Phrases and experiences like the two examples at the beginning of this post have microaggressive elements because the people initiating them are subtly communicating harmful expectations based on oppressive biases about women conforming to gender roles: that women are expected to raise children and to deal with the outcomes whether they want/need to or not. And/Or that women’s lives are meaningless if they don’t raise children, or women must raise children to make family members accept who they are as people. Despite whether someone intended to be understood this way or not, these expectations demean the woman’s identity, attempt to rob her of her autonomy, and disregard her life purpose and goals as a human being.
So what are you trying to say? That we all have to be super sensitive now? They didn’t mean to be hurtful, you’re just making it a bigger deal than it actually is.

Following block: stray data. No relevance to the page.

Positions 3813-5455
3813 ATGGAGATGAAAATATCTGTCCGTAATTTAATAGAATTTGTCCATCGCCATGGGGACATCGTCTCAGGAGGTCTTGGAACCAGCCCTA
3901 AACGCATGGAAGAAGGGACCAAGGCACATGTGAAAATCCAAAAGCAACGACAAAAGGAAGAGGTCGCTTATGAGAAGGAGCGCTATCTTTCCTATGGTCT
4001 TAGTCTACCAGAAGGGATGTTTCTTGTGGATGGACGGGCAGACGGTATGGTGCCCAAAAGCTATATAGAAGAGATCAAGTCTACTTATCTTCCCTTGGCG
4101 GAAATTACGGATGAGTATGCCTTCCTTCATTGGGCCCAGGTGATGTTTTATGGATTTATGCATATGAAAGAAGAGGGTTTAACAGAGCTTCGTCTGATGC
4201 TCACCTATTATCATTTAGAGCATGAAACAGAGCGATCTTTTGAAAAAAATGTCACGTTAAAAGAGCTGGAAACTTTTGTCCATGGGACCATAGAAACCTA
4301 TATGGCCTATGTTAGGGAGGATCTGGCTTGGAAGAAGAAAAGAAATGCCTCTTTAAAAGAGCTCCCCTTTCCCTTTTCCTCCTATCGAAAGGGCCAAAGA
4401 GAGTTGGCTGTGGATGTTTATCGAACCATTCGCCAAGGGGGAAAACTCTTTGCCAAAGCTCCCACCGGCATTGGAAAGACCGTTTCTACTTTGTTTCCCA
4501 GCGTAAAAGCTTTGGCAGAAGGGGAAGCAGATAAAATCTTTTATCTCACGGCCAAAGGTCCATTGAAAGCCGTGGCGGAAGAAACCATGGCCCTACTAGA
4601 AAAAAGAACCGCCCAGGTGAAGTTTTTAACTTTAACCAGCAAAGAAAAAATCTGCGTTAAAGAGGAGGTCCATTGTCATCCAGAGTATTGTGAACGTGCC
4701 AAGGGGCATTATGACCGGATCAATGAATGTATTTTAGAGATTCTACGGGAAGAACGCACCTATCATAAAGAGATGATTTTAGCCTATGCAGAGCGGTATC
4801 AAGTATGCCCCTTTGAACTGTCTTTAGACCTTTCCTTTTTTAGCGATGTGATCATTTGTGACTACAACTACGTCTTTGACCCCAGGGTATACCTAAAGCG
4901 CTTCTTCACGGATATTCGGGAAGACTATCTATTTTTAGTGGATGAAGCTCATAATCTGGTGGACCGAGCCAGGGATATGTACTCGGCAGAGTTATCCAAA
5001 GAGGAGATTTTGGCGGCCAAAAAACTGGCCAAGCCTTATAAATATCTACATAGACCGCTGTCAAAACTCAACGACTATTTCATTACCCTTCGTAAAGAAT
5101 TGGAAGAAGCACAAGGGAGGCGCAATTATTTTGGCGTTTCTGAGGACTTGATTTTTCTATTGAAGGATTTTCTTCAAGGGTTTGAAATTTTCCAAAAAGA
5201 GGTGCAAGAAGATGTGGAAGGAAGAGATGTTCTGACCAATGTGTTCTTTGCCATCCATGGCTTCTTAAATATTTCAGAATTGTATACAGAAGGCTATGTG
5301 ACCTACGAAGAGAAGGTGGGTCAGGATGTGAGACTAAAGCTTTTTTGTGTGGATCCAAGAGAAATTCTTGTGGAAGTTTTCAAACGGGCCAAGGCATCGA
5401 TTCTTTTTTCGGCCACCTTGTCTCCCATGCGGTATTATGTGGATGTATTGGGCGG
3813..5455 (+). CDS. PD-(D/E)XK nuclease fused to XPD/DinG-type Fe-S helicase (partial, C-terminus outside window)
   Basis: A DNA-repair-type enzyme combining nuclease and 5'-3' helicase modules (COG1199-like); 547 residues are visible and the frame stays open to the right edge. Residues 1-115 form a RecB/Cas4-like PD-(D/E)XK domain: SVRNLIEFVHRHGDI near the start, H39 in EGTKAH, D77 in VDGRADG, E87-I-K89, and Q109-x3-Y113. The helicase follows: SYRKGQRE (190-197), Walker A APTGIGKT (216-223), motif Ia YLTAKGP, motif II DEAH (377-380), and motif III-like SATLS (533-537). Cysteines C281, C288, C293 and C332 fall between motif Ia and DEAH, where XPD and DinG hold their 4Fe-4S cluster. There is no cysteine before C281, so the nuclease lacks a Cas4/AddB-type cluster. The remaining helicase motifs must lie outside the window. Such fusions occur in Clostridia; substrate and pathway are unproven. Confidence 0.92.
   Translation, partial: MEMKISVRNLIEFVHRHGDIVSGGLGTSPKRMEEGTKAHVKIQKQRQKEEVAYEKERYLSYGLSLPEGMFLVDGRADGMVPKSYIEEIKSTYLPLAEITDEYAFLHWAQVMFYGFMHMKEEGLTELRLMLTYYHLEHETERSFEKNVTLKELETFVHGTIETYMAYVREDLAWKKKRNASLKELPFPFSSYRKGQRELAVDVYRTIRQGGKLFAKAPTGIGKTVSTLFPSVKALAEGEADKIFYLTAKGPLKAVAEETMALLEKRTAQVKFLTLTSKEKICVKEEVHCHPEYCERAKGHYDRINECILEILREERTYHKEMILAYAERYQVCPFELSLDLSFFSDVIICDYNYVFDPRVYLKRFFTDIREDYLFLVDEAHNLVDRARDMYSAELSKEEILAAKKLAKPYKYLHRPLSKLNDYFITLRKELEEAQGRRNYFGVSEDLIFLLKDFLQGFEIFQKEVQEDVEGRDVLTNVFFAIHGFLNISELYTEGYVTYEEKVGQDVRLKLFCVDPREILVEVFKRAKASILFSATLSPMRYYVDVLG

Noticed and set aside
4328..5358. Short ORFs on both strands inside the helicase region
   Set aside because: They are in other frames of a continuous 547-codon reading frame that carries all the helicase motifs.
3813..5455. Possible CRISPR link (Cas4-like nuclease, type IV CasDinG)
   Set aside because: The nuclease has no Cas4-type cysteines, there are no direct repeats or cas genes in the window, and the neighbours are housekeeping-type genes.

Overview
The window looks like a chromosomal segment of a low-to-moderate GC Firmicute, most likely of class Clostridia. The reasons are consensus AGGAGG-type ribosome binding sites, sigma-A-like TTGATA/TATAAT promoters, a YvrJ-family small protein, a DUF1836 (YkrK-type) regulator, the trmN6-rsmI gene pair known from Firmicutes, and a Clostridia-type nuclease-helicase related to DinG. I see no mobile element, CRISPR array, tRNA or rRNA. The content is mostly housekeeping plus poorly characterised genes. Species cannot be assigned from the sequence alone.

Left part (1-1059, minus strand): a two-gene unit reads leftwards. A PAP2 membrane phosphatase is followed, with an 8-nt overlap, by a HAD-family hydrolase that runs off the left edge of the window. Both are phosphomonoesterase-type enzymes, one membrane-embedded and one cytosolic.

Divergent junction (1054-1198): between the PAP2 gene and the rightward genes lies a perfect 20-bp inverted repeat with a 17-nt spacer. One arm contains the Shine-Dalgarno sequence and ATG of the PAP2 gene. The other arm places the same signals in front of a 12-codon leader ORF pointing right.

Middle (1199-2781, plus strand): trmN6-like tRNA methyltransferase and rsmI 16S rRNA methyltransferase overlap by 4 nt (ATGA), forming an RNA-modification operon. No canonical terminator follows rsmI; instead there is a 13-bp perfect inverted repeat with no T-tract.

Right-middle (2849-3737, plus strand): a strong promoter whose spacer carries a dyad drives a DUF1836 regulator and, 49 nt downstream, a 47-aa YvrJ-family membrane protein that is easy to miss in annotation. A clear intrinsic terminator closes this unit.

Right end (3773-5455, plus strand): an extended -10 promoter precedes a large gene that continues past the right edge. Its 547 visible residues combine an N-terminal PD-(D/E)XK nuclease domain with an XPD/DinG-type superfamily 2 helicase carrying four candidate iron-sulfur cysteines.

The choice to bear and/or raise children is super personal and is actually a big f**king deal. Practically speaking, who has to carry this fragile being for nine months and fulfill its needs 24 hours a day? That’s right, she does. Even though gender roles continue to change over the years and slowly become less rigid and sexist, our mainstream social norms continue to expect the mother to bear a majority of the responsibility caring for the child. This means she has to be physically, mentally, and emotionally prepared for consistently meeting the needs of her child. This means she has to go through irreversible physical, mental, and emotional changes while caring for her child. While these changes can be positive they can also be deeply negative, particularly if she is not prepared for the responsibility or not given much of a choice in the situation.